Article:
The Smart Parent's Holiday Survival Guide

These real-mom strategies for shopping, gift-giving, hosting, and time management will help you de-stress your holiday season.

Handle Event Overload Like a Pro

Holiday Burnout

Greg Clarke

Don't feel obligated to attend every event. Even if you do have the time and energy, there's still the matter of wrangling a babysitter, which can be tricky this time of year. Most moms agree it's best to limit your RSVPs to a handful, if possible. "There are certain parties, like the family gathering we have every Christmas Eve, that I count on no matter what," says Alisa Fitzgerald, a mom of two from Boxford, Massachusetts. "Others take a backseat. Also, I hate to admit this, but I put off RSVPing until close to the deadline, so I can make an informed decision about which events are more important to attend -- or which ones we'd simply enjoy more."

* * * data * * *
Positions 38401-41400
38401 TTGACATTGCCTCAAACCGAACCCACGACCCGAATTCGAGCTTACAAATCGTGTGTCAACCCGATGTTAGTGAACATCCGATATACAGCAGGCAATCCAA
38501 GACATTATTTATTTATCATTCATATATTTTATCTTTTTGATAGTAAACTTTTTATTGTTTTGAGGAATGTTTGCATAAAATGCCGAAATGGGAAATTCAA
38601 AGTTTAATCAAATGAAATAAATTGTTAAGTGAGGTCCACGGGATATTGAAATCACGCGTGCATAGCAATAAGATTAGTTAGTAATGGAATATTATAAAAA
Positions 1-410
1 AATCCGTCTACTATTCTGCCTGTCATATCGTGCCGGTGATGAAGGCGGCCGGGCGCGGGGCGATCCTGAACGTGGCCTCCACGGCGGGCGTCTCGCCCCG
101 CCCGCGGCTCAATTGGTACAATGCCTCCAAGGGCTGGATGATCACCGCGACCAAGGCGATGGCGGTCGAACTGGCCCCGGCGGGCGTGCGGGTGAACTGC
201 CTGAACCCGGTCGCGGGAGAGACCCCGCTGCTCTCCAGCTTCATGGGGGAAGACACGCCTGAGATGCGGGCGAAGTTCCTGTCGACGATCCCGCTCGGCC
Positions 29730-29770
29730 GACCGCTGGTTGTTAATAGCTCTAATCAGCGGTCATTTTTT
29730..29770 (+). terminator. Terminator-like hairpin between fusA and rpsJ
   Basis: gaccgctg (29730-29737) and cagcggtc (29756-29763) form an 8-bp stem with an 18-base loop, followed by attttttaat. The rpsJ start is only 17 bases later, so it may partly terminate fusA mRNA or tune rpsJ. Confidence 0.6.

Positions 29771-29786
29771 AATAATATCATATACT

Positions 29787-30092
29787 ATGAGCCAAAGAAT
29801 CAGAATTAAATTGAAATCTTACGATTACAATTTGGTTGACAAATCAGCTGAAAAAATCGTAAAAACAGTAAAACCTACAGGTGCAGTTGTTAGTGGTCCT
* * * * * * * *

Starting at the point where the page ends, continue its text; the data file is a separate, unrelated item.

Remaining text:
Have an exit strategy. "Setting expectations ahead of time, such as how long you plan to stay at the party, is a good thing," says Ann Glackin, a mom of two from Clifton Park, New York. "My husband and I try to map things out. If it's something like an office or family event, this includes who we need to chat with before leaving. This way, we're both on the same page and one of us doesn't end up tired, bored, or annoyed because the other isn't ready to leave. And if we're planning a quick visit, we'll let the host know. 'We can't stay long, but we didn't want to miss your party!' we say on arrival, and then she doesn't feel offended when we slip out."

Divide and conquer. "Often I will go to a party and take one of our kids, and my husband will stay home, or vice versa," says Bridget Pelosi, a mom of two from Berkeley Heights, New Jersey. "It's not ideal -- but it works."

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